The Declaration of Rights and Grievances was written by the Stamp Act Congress on October 19, 1765. Its primary author was John Dickinson of Pennsylvania. Nine of the thirteen American colonies joined together for this congress to plan their joint action against the Stamp Act. Though there was much division between the colonies, the consensus was that they must address the issue of whether or not Parliament had the right to tax them. They were adamant that Parliament could not tax them because they had no elected representatives in Parliament. The right to be taxed only by one's elected representative was a well established part of English law. Other issues the Congress addressed included the right to trial by jury, the fact that only colonial legislatures have the right to tax colonists and that the colonists had all the rights of British citizens. Eventually all 13 colonies adopted the document. Read more about the history of the Stamp Act or read the text of the Stamp Act here. You can read the Declaration of Rights and Grievances below.
IN CONGRESS IN NEW YORK
The members of this Congress, sincerely devoted, with the warmest sentiments of affection and duty to His Majesty's Person and Government, inviolably attached to the present happy establishment of the Protestant succession, and with minds deeply impressed by a sense of the present and impending misfortunes of the British colonies on this continent; having considered as maturely as time will permit the circumstances of the said colonies, esteem it our indispensable duty to make the following declarations of our humble opinion, respecting the most essential rights and liberties Of the colonists, and of the grievances under which they labour, by reason of several late Acts of Parliament.
1st. That His Majesty's subjects in these colonies, owe the same allegiance to the Crown of Great-Britain, that is owing from his subjects born within the realm, and all due subordination to that august body the Parliament of Great Britain.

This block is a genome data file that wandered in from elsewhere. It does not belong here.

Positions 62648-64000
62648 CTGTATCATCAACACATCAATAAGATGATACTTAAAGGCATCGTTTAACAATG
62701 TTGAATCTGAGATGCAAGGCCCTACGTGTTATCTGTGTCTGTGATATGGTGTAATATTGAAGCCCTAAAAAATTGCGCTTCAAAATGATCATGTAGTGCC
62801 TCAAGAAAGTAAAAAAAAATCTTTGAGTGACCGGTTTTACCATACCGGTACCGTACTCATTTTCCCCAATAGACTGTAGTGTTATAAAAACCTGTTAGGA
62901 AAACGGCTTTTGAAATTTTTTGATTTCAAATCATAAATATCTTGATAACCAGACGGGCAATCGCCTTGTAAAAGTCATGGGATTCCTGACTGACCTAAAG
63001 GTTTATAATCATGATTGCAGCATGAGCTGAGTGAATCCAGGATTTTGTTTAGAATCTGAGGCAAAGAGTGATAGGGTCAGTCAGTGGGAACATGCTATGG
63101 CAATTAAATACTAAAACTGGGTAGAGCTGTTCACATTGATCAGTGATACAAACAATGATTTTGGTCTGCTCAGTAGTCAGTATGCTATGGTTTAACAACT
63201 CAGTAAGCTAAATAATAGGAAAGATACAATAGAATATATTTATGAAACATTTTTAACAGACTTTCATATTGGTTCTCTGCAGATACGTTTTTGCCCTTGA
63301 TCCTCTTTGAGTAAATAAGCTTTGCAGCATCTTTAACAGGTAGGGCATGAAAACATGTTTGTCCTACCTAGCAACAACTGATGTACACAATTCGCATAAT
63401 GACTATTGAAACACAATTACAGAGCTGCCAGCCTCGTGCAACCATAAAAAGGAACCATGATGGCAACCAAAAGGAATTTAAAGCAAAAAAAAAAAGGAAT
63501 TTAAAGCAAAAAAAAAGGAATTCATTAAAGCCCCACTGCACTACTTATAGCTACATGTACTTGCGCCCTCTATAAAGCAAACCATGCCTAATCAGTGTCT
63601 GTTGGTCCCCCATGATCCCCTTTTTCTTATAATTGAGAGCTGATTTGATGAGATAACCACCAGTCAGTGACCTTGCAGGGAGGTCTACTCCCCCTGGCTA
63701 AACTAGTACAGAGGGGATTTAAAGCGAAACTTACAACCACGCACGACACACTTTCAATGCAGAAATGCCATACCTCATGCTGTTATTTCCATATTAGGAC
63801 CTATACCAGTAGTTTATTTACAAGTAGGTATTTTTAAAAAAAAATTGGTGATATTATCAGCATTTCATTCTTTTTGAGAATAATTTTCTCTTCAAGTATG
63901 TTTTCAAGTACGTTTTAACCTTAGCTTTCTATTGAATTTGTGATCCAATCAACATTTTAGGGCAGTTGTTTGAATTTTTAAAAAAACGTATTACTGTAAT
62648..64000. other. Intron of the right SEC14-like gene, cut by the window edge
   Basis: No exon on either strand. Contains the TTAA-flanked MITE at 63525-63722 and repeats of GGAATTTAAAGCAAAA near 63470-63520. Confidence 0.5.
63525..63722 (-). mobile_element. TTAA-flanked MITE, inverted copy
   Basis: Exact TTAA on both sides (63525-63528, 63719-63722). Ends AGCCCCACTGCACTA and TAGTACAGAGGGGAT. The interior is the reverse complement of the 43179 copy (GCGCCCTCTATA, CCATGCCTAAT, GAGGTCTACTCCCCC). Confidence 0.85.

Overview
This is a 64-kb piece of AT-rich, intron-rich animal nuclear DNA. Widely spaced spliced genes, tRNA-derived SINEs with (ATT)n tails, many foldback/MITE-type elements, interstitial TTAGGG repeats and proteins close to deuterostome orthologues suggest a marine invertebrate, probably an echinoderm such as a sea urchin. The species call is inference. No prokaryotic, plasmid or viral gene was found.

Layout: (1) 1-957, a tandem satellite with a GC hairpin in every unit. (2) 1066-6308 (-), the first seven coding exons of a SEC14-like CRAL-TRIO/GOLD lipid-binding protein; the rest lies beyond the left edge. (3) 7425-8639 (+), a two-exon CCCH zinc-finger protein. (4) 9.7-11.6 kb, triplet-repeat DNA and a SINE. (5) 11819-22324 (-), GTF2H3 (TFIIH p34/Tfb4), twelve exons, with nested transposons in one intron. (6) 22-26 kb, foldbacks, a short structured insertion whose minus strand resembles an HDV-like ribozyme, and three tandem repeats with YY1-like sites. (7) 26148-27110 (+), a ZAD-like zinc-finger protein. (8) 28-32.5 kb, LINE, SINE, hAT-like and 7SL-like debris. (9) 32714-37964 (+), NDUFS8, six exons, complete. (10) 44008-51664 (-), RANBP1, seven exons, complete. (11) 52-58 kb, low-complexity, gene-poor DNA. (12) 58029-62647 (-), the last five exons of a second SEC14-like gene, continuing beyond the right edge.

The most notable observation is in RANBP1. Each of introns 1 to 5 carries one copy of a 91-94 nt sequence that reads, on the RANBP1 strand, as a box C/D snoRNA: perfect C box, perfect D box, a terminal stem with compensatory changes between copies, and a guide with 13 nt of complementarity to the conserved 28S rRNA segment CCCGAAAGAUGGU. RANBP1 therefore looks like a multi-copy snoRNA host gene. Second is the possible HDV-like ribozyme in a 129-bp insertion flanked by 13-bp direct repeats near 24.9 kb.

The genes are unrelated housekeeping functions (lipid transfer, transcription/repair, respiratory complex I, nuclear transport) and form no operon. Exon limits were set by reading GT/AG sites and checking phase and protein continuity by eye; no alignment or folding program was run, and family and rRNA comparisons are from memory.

2nd. That His Majesty's liege subjects in these colonies, are entitled to all the inherent rights and liberties of his natural born subjects within the kingdom of Great-Britain.
3rd. That it is inseparably essential to the freedom of a people, and the undoubted right of Englishmen, that no taxes be imposed on them, but with their own consent, given personally, or by their representatives.
4th. That the people of these colonies are not, and from their local circumstances cannot be, represented in the House of Commons in Great-Britain.
5th. That the only representatives of the people of these colonies, are persons chosen therein by themselves, and that no taxes ever have been, or can be constitutionally imposed on them, but by their respective legislatures.
6th. That all supplies to the Crown, being free gifts of the people, it is unreasonable and inconsistent with the principles and spirit of the British Constitution, for the people of Great-Britain to grant to His Majesty the property of the colonists.
7th. That trial by jury is the inherent and invaluable right of every British subject in these colonies.
8th. That the late Act of Parliament, entitled, An Act for granting and applying certain Stamp Duties, and other Duties, in the British colonies and plantations in America, etc., by imposing taxes on the inhabitants of these colonies, and the said Act, and several other Acts, by extending the jurisdiction of the courts of Admiralty beyond its ancient limits, have a manifest tendency to subvert the rights and liberties of the colonists.
9th. That the duties imposed by several late Acts of Parliament, from the peculiar circumstances of these colonies, will be extremely burthensome and grievous; and from the scarcity of specie, the payment of them absolutely impracticable.
10th. That as the profits of the trade of these colonies ultimately center in Great-Britain, to pay for the manufactures which they are obliged to take from thence, they eventually contribute very largely to all supplies granted there to the Crown.
11th. That the restrictions imposed by several late Acts of Parliament, on the trade of these colonies, will render them unable to purchase the manufactures of Great-Britain.
12th. That the increase, prosperity, and happiness of these colonies, depend on the full and free enjoyment of their rights and liberties, and an intercourse with Great-Britain mutually affectionate and advantageous.
13th. That it is the right of the British subjects in these colonies, to petition the King, Or either House of Parliament.
Lastly, That it is the indispensable duty of these colonies, to the best of sovereigns, to the mother country, and to themselves, to endeavour by a loyal and dutiful address to his Majesty, and humble applications to both Houses of Parliament, to procure the repeal of the Act for granting and applying certain stamp duties, of all clauses of any other Acts of Parliament, whereby the jurisdiction of the Admiralty is extended as aforesaid, and of the other late Acts for the restriction of American commerce.